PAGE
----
Figure 2. Comparison of prediction models. Data from Hammer et al. (2012) were compared to those obtained in this study.
For the AHA “performance level” such analysis was not conducted because the correlation with SMR feedback performance was not significant.
The purpose of the current study was to investigate whether psychological variables could predict performance with a BCI based on modulation of SMR and whether we could validate our previously found predictors of such performance. To investigate solely potential predictors of human learning, no machine learning procedures were applied.
Predictors Found and Comparisons with the Literature
Contrary to our expectation, only few psychological variables were related to SMR-BCI performance, although we used an SMR-BCI approach that did not involve machine learning.
Visuo-motor coordination ability (here: mean error duration) and impulsivity were positively correlated with SMR feedback performance, but the ability to concentrate on a task (AHA), a previously found predictor, was not. The regression model on the basis of the current data identified impulsivity as the sole predictor explaining about 20% of the variance. However, as visuo-motor coordination ability correlated with performance, we applied the regression model described by Hammer et al. (2012) to the data. This rendered the 2HAND predictor again significant which held also true for the merged data set. This indicates that visuo-motor coordination ability may be a stable, albeit small predictor of SMR performance. Furthermore, above all differences between the BBCI and SMR-BCI, that was used in the current study, this result suggests, that both approaches require similar abilities, and have a similar neurophysiological basis.
The impact of visuo-coordination abilities on SMR feedback performance is in accordance with the idea that neurofeedback learning is similar to motor learning (Lang and Twentyman, 1976). Lang and Twentyman proposed that the ability to control one’s own heart rate could be conceptualized as the acquisition of motor learning. They stated that the same processes were necessary to achieve control over cardiovascular processes as well as to hit a tennis ball correctly. In line with this concept, individuals who had good visual-motor coordination abilities showed better performance in the current study. The BIS-15 subscale “attentional impulsivity” (BISa) measures the ability to focus attention or to concentrate. Users with high scores on this subscale have difficulties in focusing attention, especially in monotonous tasks. The BISa was negatively related with SMR-BCI performance. The psychological construct impulsivity reflects a human predisposition to show impulsive behavior and actions across diverse situations. Russo et al. (2008) already discussed the influence of impulsivity on the P300 amplitude. They stated that users who had higher impulsivity scores had lower P300 amplitudes in a conventional oddball task. The authors pointed out that “impulsivity exerts a disadvantageous influence on the performance of tasks in which exclusive concentration and sustained attention, combined with the suppression of other behavioral impulses, are necessary” (Russo et al., 2008, p. 116). The suppression of spontaneous actions and movements during a BCI session and the ability to sustain attention in a little stimulant environment (especially during the screening session when participants receive no feedback) are important preconditions for good performance also in the SMR-BCI.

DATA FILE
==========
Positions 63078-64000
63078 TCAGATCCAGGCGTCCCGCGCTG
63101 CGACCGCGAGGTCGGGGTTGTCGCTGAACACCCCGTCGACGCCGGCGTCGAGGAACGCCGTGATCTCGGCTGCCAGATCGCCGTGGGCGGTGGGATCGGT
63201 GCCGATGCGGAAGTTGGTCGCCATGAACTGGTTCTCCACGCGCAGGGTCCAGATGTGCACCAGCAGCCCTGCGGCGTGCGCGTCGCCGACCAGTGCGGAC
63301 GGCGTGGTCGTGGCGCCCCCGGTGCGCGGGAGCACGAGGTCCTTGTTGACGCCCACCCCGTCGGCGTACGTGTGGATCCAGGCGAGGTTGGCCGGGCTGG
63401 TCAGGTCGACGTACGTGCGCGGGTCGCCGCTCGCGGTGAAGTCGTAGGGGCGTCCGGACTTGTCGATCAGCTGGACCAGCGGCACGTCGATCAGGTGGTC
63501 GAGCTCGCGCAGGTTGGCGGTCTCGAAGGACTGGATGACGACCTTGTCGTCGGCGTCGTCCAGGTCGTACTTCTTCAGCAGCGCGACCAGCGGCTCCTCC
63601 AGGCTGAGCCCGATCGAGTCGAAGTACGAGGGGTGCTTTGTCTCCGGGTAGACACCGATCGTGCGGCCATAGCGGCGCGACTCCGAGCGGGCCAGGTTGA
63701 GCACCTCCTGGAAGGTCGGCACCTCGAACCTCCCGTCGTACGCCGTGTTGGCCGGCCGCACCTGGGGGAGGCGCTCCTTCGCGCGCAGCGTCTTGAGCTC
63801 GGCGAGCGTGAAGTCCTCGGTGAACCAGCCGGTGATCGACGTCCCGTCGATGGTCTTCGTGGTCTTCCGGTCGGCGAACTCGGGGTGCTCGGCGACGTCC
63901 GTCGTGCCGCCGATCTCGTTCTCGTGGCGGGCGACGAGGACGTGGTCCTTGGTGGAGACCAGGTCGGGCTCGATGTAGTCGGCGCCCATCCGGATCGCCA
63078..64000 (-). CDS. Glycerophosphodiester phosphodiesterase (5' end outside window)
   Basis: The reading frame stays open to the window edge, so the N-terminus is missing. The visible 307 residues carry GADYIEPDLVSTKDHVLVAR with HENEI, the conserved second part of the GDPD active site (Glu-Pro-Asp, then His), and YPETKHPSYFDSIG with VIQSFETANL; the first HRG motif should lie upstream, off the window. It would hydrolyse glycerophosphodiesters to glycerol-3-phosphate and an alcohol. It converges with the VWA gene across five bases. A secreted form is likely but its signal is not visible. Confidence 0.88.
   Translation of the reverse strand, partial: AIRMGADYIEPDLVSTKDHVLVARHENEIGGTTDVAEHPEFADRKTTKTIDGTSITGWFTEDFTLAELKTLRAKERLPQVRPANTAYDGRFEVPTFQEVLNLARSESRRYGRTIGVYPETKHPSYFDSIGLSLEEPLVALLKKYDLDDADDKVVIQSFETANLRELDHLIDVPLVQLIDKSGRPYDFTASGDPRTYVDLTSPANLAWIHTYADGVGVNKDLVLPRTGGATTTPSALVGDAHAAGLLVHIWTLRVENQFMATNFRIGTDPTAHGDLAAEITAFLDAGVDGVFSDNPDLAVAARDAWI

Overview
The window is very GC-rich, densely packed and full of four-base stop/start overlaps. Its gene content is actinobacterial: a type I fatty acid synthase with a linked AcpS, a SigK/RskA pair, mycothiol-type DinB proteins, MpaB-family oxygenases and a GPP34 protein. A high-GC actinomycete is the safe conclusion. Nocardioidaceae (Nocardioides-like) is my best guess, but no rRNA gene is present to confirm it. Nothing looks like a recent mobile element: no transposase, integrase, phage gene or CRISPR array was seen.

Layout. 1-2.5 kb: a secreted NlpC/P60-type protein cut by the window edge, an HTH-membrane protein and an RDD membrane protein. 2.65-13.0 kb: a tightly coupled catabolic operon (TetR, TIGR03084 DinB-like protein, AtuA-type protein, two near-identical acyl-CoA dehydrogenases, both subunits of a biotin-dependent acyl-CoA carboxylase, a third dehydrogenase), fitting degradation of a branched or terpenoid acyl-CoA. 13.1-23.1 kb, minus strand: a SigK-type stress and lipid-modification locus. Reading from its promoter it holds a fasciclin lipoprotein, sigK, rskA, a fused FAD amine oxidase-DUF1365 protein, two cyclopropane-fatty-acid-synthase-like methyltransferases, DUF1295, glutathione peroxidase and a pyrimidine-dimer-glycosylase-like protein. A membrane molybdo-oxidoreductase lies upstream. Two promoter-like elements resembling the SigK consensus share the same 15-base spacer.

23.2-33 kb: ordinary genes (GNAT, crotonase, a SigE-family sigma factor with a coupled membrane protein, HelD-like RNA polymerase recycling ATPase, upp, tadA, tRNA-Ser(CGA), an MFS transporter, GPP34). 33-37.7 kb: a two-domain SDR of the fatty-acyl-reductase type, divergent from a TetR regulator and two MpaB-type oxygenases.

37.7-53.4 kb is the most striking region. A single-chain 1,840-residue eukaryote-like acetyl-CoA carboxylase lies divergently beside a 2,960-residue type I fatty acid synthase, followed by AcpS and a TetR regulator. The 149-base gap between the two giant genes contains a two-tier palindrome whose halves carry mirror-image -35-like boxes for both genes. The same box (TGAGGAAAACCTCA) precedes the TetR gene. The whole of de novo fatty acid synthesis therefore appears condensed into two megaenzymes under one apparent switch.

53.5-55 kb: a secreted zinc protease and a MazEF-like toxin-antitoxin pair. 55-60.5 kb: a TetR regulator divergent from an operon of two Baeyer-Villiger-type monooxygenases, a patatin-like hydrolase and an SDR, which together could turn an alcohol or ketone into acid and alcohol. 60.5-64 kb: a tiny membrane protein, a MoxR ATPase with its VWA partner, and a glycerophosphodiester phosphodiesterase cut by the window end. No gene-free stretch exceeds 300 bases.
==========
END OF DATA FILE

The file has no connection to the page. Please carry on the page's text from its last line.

This result is also in line with the assumption that performing a BCI task requires self-regulatory capacities to focus on and comply with the task despite distracting thoughts and other interferences. Halder et al. (2011) found that good BCI users activated the supplementary, premotor, and, importantly, prefrontal areas significantly stronger than users with worse results. Prefrontal areas, specifically the dorsolateral prefrontal cortex, are well known to be crucial for the allocation of attentional resources (Smith and Jonides, 1999).
However, this result is in contrast to the lack of correlation between the variable “performance level” of the AHA and BCI performance in the current study, since the “performance level” can be interpreted as an indicator of the ability to concentrate. Hammer et al. (2012) reported a correlation of r = 0.50 between SMR-BCI performance and the “performance level”; yet the current study displayed also a positive, but non-significant correlation of r = 0.24. Presumably, “attentional impulsivity” and “performance level” capture different components of attention. Further, both measures are assessed differently: while “attentional impulsivity” is estimated by means of self-report, “performance level” is the result of a performance test.
No other psychological variable was significantly correlated with performance. We refrained from applying any machine learning algorithms to ascribe any improvement of performance to human learning, but no learning occurred within the three sessions. This is actually an observation often reported in SMR-BCI performance. Some subjects have spontaneously access to the cortical activation patterns that lead to successful BCI control. However, to learn motor imagery based BCI control if such control is not spontaneously available and to improve the baseline level, it seems that longer training is necessary (Friedrich et al., 2009). In patients with ALS learning did not occur until after the 10th session and performance increased as a function of time (Kübler et al., 2005).